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Spotted by a student reader of LI in a Cornell parking lot:


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Don’t water board the wrong thief. His first name is “Jon”. Other than that, start pouring.

aguyfromjersey | November 12, 2011 at 8:04 am

A great man, a financial wizard. What could go wrong? He is even now more qualified to be Secretary of the Treasury.

A Facebook friend recently commented, “Might I suggest that if you seriously considered voting for Rick Perry that you please refrain from voting again ever? Your critical thinking is flawed.”

In that same vein, if you seriously considered making Jon Corzine Secretary of the Treasury, would you please refrain from holding public office again ever?

As they are digging around, hopefully in “relentless pursuit” of the missing $600,000.00 in investors’ funds at the severely over-leveraged MFGlobal firm, federal investigators might do well to “occupy” at least some of their time exploring the myriad of financial connections between the former New Jersey governor and the Obama Administration . . . as well as the web of financial connections between Jon Corzine and the Obama political campaign.

The media might want to give it a little more than their ho hum attitude too. Who knows, they might even unearth some clues regarding motivation! (In theory, at least, there is supposed to be some form of “line of demarcation” between the Administration and the campaign — somewhere. But not with this crew!)

Jon Corzine was, after all, a more than half million dollar bundler for Obama in 2008, after switching from being an avid financial Hillary supporter.

In fact, given her convenient position at State in the Obama Administration, one might even find some interesting dot-to-dot connections between Jon Corzine and her department, particularly since he left as the NJ governor.

Who knows? I say that because MFGlobal has been so exclusively focused on international investing.

As Julia A. Seymour astutely observed in her Media Research Center piece linked above, CNBC‘s Andrew Ross Sorkin is one of the only member of the mainstream media so far to have seriously gone after the MFGlobal story for what it is, having called it a “mini-Ponzi scheme” effort to “bet” on the bailout of the Euro.

That sure sounds to me like something that State would want to have had a good close handle on, no? I’d say this story deserves some real media scrutiny.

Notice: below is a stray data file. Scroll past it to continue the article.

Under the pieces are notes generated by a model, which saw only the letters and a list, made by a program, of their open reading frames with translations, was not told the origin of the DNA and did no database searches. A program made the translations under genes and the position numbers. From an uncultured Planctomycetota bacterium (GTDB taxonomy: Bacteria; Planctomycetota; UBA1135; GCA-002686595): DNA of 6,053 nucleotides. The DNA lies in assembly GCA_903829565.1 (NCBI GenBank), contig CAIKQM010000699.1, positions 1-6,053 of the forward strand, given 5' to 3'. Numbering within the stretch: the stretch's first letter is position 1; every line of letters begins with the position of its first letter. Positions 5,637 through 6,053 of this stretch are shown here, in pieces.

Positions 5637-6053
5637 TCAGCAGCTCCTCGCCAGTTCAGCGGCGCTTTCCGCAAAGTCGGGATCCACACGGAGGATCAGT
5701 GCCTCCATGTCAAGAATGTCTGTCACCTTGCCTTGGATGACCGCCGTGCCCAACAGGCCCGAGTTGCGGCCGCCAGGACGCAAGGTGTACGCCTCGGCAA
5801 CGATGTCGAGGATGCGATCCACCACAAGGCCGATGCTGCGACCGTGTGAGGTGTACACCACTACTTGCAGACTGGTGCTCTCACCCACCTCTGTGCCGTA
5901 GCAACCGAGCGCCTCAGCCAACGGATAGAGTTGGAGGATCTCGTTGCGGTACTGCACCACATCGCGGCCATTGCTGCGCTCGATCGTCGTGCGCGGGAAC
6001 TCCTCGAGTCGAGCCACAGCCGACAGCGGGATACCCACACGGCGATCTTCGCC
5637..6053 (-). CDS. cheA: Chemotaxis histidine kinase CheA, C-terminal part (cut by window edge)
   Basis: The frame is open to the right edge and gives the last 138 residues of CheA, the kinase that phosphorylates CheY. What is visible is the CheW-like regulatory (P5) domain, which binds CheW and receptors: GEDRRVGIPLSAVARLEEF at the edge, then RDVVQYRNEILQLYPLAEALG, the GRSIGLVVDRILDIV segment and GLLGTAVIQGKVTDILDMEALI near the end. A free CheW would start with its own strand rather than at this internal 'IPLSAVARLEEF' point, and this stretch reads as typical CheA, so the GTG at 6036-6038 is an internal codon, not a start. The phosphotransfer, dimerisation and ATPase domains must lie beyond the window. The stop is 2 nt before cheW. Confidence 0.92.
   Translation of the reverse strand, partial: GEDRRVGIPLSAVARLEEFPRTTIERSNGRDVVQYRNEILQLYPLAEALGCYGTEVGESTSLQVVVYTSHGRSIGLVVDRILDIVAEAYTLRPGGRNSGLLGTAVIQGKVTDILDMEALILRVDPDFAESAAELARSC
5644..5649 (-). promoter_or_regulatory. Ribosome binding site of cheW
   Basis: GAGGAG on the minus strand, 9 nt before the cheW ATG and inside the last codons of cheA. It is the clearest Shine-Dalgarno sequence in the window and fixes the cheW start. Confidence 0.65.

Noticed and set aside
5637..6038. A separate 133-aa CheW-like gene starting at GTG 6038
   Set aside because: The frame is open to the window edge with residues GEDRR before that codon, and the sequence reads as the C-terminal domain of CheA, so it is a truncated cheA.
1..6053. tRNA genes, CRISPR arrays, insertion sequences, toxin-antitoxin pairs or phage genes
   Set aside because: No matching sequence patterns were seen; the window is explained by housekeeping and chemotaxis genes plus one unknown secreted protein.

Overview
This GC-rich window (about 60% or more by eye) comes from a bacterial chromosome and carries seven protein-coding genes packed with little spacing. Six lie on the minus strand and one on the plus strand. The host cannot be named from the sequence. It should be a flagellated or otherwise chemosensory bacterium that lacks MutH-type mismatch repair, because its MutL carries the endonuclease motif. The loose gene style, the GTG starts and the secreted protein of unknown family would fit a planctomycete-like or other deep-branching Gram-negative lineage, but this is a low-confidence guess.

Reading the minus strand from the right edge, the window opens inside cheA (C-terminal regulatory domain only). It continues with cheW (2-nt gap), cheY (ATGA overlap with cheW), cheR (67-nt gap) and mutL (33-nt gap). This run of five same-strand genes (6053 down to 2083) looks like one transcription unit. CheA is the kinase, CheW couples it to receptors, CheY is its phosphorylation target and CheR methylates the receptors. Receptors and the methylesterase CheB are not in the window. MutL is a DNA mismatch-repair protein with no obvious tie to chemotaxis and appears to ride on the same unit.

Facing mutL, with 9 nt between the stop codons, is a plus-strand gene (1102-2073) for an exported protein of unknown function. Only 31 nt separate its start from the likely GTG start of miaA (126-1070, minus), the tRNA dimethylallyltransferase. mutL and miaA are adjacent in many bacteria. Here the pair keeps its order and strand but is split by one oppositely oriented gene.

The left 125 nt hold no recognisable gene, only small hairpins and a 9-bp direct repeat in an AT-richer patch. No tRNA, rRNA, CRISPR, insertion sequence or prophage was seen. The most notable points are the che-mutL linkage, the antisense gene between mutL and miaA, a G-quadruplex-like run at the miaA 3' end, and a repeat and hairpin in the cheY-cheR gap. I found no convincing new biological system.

From her piece:

. . .
The networks have done little reporting on this “big name” Democrat’s scandal airing just 12 news stories or briefs (most were briefs), according to Nexis. On the morning of Nov. 1, not one of the three networks reminded viewers that Corzine is a Democrat. ABC, CBS and NBC also forgot to mention that they have relied on the former politician as an economic expert and that he is tied to the Obama administration.

Those 12 stories entirely ignored Corzine’s cozy relationship with President Obama for whom he raised more than $500,000 according to MSNBC. They forgot he was a potential top pick for Treasury Secretary, even though they had reported it in 2008. And they said nothing about the way they’ve consulted Corzine as an economic and political expert in recent years. He had even promoted financial regulation in an ABC interview because it would “be good for Americans.”

CNBC’s Andrew Ross Sorkin reacted to the MF Global scandal saying on NBC “Nightly News” by comparing it to 2008. He described MF Global’s investments in European bonds as high stakes gambling, called it like a “mini Ponzi scheme” and similar to the Maddoff scandal. Sorkin’s report was one of the only full stories (rather than a news brief) about the MF Global scandal on ABC, CBS or NBC.
. . . . (links are contained in original)

Once media outfits like Politico get over their breathless obsession for writing what must now be well over over 100 stories about hopelessly dated and ultimately unresolvable (he said/she said) allegations about Herman Cain, maybe they’ll get back to a few serious tried and true story lines . . . like, “follow the money!”